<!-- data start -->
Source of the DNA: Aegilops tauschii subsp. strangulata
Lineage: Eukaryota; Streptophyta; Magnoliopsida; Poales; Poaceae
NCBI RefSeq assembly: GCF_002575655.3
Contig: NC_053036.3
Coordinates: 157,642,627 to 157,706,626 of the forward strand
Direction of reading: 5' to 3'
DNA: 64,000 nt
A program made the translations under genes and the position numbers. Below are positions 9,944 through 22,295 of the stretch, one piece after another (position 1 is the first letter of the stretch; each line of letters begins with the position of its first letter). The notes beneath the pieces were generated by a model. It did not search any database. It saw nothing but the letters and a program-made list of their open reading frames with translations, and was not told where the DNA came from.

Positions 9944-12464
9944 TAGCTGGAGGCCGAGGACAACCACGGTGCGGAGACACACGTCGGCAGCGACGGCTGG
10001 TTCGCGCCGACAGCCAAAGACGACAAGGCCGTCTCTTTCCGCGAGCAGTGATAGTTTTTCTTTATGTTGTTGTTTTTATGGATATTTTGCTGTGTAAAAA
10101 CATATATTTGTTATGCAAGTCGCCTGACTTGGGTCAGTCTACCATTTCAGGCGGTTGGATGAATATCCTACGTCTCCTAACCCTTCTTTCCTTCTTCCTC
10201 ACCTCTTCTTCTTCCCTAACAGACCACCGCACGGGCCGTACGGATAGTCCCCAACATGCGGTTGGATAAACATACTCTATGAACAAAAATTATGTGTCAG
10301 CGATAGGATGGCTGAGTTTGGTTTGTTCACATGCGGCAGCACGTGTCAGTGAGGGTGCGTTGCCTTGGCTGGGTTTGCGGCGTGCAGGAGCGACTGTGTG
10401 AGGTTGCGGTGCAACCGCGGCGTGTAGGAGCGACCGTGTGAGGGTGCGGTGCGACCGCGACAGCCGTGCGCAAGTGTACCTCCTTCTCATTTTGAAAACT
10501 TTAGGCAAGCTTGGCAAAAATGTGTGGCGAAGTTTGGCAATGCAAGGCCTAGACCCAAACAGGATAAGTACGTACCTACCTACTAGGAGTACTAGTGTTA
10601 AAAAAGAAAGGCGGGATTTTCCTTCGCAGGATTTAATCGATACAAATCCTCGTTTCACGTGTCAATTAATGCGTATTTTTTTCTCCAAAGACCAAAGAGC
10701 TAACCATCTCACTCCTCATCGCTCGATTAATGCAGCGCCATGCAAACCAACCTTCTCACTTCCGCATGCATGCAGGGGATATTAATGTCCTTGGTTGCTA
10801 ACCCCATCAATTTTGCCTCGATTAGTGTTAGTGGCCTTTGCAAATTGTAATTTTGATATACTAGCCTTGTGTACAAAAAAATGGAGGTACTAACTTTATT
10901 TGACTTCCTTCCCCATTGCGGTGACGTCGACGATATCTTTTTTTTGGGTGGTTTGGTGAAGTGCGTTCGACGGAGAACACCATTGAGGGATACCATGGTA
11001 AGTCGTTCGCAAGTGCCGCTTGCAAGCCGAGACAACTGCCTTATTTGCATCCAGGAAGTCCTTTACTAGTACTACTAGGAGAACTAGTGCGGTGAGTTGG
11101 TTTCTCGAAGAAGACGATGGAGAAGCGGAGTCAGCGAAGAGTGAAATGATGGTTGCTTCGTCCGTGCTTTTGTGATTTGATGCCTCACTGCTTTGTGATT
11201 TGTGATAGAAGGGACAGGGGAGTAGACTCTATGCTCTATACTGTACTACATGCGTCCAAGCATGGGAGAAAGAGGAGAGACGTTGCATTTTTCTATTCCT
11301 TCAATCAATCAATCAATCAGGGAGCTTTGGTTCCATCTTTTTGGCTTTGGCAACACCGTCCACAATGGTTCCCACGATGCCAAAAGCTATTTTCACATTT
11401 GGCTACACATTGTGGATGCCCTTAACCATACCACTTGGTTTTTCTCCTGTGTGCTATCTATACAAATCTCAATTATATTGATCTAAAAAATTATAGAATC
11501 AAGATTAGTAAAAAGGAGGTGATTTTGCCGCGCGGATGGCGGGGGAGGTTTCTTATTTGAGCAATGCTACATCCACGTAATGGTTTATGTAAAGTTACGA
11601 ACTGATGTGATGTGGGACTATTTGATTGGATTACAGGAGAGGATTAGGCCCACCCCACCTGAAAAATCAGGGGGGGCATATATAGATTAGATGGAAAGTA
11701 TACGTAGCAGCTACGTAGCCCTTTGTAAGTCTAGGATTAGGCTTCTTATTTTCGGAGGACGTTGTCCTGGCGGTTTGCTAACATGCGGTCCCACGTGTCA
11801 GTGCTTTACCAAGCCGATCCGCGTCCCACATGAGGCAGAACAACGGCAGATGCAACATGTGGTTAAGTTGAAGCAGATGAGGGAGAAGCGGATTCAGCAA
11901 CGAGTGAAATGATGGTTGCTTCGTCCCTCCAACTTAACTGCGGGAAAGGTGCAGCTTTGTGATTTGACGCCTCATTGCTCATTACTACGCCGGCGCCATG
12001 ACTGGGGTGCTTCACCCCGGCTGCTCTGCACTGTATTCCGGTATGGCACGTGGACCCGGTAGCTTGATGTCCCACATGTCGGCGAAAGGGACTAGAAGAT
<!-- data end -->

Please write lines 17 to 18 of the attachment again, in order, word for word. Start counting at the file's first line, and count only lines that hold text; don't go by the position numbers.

10601 AAAAAGAAAGGCGGGATTTTCCTTCGCAGGATTTAATCGATACAAATCCTCGTTTCACGTGTCAATTAATGCGTATTTTTTTCTCCAAAGACCAAAGAGC
10701 TAACCATCTCACTCCTCATCGCTCGATTAATGCAGCGCCATGCAAACCAACCTTCTCACTTCCGCATGCATGCAGGGGATATTAATGTCCTTGGTTGCTA